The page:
Correction: An earlier version of this story incorrectly stated that Art Collins served as a senior adviser on Obama’s 2012 reelection campaign and led the public policy and government affairs practice at Bryan Cave. It is Broderick Johnson who held these positions previously. This version has been corrected.
The Washington consultancy founded in 2011 by two former advisers to President Obama has renamed itself, simply, the Group, the firm plans to announce Tuesday.
The policy and communications consulting firm was originally called Collins Johnson Group after its two founding partners, Art Collins and Broderick Johnson. The name change is part of what firm leaders are calling a “brand refresh” as the company undergoes a personnel shuffling. Johnson is heading back to the Obama administration as assistant to the president and Cabinet secretary, while Nicole Isaac, an Obama adviser on legislative affairs, joined the firm last week.
In October, Darrel Thompson, a former deputy chief of staff to Senate Majority Leader Harry M. Reid (D-Nev.), joined the firm. Thompson is running for the Ward 6 D.C. Council seat.
“We are excited about our direction and the message behind our new name,” Collins said in a statement. “It symbolizes who we are — a diverse team of experienced advisors assisting our clients as they navigate through complex administrative, legislative and regulatory environments.”
Collins and Johnson are former lobbyists. Collins ran the political consulting firm Public Private Partnership, and Johnson lobbied for companies including AT&T, Microsoft and Verizon, though none of the firm’s strategists are currently registered to lobby. Johnson served as a senior adviser on Obama’s 2012 reelection campaign and previously led the public policy and government affairs practice at Bryan Cave.
Natural gas prices rose to a nine-day high as a storm that dropped snow across the Midwest headed for the Northeast and Mid-Atlantic states, boosting demand for the fuel at a time when stockpiles are at a 10-year seasonal low.
Prices climbed as much as 4.9 percent. A winter storm that may drop up to six inches of snow on Chicago and Pittsburgh will reach the East on Tuesday, AccuWeather.com and National Weather Service said Monday. New York may get 1 to 2 inches before the storm switches over to rain, while Boston may receive 1 to 3 inches.
Prices are up 29 percent this year.
Stockpiles of the heating fuel declined for a 13th week to 1.686 trillion cubic feet in the seven days ended Feb. 7, the lowest for the time of year since 2004, according to the Energy Information Administration.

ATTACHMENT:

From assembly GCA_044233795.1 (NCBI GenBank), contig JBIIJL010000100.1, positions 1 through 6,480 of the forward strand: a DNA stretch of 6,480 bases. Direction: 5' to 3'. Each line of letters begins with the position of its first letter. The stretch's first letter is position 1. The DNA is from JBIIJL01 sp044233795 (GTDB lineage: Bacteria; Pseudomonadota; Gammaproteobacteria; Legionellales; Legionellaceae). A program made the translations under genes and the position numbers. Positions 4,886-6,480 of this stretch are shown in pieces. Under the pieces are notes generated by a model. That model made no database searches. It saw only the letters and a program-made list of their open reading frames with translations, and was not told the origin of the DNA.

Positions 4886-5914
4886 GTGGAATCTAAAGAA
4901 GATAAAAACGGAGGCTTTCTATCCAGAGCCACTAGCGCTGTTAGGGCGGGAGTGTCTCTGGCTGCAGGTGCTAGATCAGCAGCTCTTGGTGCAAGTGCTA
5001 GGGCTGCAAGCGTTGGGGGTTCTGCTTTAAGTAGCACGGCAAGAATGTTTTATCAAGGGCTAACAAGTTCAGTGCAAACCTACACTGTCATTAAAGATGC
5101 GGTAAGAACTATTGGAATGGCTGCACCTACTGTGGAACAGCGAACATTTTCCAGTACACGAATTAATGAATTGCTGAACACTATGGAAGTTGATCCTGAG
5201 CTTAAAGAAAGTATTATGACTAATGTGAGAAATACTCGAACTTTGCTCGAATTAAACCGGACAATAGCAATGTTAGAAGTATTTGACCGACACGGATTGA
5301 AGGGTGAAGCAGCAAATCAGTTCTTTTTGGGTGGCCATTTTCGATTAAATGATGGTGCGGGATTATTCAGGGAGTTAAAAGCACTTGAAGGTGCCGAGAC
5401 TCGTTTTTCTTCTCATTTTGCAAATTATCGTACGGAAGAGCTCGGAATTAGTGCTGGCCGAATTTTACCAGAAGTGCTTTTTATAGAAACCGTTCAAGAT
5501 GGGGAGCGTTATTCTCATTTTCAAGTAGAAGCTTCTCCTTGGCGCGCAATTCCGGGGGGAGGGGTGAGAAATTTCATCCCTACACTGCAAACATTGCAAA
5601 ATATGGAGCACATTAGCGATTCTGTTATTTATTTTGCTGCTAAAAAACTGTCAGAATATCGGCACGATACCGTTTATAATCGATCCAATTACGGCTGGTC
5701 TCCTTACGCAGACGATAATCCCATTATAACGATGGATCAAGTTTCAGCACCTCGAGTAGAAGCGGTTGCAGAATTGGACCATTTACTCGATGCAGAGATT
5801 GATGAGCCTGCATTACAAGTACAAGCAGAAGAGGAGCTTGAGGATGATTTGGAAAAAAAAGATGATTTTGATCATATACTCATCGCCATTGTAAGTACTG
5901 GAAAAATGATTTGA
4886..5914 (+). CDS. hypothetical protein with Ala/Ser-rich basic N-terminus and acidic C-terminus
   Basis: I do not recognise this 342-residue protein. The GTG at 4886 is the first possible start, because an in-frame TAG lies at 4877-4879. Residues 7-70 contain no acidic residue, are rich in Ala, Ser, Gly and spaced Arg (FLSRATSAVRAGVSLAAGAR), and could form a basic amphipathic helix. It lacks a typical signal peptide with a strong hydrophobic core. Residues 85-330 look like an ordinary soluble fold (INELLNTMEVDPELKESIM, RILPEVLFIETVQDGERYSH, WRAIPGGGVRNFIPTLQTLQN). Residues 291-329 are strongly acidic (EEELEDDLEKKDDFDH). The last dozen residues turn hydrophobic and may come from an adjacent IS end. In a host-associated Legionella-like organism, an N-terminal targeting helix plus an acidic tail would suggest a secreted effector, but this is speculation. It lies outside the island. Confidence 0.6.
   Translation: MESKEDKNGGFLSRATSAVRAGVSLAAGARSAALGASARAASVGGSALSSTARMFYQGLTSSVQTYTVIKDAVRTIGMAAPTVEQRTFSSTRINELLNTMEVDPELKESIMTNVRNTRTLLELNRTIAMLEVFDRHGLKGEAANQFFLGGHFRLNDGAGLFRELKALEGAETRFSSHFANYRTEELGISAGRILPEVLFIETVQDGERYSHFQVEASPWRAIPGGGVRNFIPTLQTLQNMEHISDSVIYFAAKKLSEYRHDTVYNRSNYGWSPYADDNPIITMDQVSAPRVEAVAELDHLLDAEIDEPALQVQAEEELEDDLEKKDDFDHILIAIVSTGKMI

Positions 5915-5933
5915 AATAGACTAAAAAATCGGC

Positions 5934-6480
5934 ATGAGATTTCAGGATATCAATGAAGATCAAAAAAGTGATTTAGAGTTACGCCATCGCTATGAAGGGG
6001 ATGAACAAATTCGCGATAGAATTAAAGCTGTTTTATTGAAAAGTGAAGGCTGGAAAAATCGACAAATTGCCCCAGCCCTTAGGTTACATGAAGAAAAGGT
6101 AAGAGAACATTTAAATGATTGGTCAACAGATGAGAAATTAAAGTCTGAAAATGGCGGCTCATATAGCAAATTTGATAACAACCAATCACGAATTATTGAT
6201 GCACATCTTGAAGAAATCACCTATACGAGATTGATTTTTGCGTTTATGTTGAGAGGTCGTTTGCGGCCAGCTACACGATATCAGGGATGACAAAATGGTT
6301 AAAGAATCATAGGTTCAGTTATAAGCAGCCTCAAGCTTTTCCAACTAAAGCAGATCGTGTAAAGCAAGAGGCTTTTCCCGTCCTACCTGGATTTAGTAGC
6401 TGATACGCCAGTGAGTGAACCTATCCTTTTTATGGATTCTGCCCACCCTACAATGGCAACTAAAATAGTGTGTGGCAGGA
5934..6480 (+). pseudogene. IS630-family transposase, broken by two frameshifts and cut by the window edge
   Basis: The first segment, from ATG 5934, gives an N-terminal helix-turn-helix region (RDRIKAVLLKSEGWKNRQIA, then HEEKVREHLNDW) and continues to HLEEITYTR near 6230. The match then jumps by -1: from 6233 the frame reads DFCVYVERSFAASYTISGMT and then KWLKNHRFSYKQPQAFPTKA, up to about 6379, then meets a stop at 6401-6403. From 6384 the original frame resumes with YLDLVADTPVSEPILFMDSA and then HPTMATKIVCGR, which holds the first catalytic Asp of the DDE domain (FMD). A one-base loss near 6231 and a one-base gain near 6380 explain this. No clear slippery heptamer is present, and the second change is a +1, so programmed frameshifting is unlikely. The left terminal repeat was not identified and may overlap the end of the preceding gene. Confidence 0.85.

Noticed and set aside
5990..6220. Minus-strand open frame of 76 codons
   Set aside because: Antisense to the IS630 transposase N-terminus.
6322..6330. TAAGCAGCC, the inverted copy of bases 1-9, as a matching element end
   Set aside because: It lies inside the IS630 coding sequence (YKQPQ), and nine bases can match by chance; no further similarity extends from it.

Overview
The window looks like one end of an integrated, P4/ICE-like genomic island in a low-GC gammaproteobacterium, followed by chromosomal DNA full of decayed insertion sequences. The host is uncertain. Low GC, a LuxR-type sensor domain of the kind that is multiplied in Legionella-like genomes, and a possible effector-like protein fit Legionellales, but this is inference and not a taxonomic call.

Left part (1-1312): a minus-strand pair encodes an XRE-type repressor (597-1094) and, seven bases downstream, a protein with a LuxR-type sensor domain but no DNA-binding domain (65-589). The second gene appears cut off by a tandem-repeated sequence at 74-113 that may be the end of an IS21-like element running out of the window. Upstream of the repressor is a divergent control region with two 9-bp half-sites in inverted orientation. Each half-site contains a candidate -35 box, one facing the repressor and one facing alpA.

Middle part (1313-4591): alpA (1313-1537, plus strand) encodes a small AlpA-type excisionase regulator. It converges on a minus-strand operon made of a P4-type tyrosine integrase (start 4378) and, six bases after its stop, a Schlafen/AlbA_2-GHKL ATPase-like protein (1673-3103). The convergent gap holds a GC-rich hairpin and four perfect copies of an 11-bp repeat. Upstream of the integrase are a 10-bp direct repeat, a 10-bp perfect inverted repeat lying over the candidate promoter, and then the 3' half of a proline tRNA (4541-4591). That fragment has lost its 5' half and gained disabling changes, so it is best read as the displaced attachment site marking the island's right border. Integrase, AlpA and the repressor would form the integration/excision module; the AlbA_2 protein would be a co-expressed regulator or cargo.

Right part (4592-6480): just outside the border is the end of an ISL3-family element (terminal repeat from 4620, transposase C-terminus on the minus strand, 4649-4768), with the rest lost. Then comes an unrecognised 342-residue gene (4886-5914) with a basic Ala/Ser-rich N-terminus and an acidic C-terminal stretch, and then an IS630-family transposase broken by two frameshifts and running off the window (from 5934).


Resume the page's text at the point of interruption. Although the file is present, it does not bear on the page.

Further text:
Supplies will drop to 1.33 trillion cubic feet by the end of March, when the heating season draws to a close, the EIA said last week. About 49 percent of U.S. households use gas for heating, according to the Energy Department’s statistical arm.
— Bloomberg News
●A decision on whether crisis-stricken Greece will receive more financial assistance or debt relief won’t be made until “after the summer,” a top euro-zone official said Monday. Dutch Finance Minister Jeroen Dijsselbloem, who also chairs the meetings of the euro zone’s 18 finance ministers, said Greece’s debt burden “has to be reduced; the question is who does it and how to do it.” He insisted, however, that there’s no urgent need to make a decision, as Greece’s $330 billion bailout program provides enough financing through August — provided the country meets its fiscal and reform targets.
●Online music streaming service Spotify is recruiting a U.S. financial reporting specialist, adding to speculation that the Swedish start-up is preparing for a share listing, which one banker said could value the firm at as much as $8 billion. Meeting Securities and Exchange Commission standards for filing financial disclosures is essential for any firm planning to go public, and bankers and lawyers said they inferred from the job ad that the company is getting ready for an initial public offering, possibly next year.
●Duke Energy said that it’s starting to get out of the power-generation business in the Midwest. The company said its Midwest power plants have produced volatile financial results in a competitive market, and the business is not a good fit. The business includes ownership interests in 11 power plants in Ohio and one each in Illinois and Pennsylvania. Duke said it will take 12 to 18 months to finish exiting the power-plant businesses. The company said it will take a noncash accounting charge of between $1 billion and $2 billion in the first quarter of 2014 tied to the move.
●Maurice “Hank” Greenberg’s Starr Investment Holdings agreed to buy MultiPlan, a manager of claims for large health-care insurers, from two private-equity firms. Starr teamed with Partners Group of Switzerland to purchase New York-based MultiPlan from BC Partners Holdings and Silver Lake Management, the firms said in a statement Monday. The statement didn’t disclose financial terms. The purchase price was about $4.4 billion, news services reported, citing unnamed people familiar with the transaction.
— From news services
●10 a.m.: National Association of Home Builders releases housing market index for February.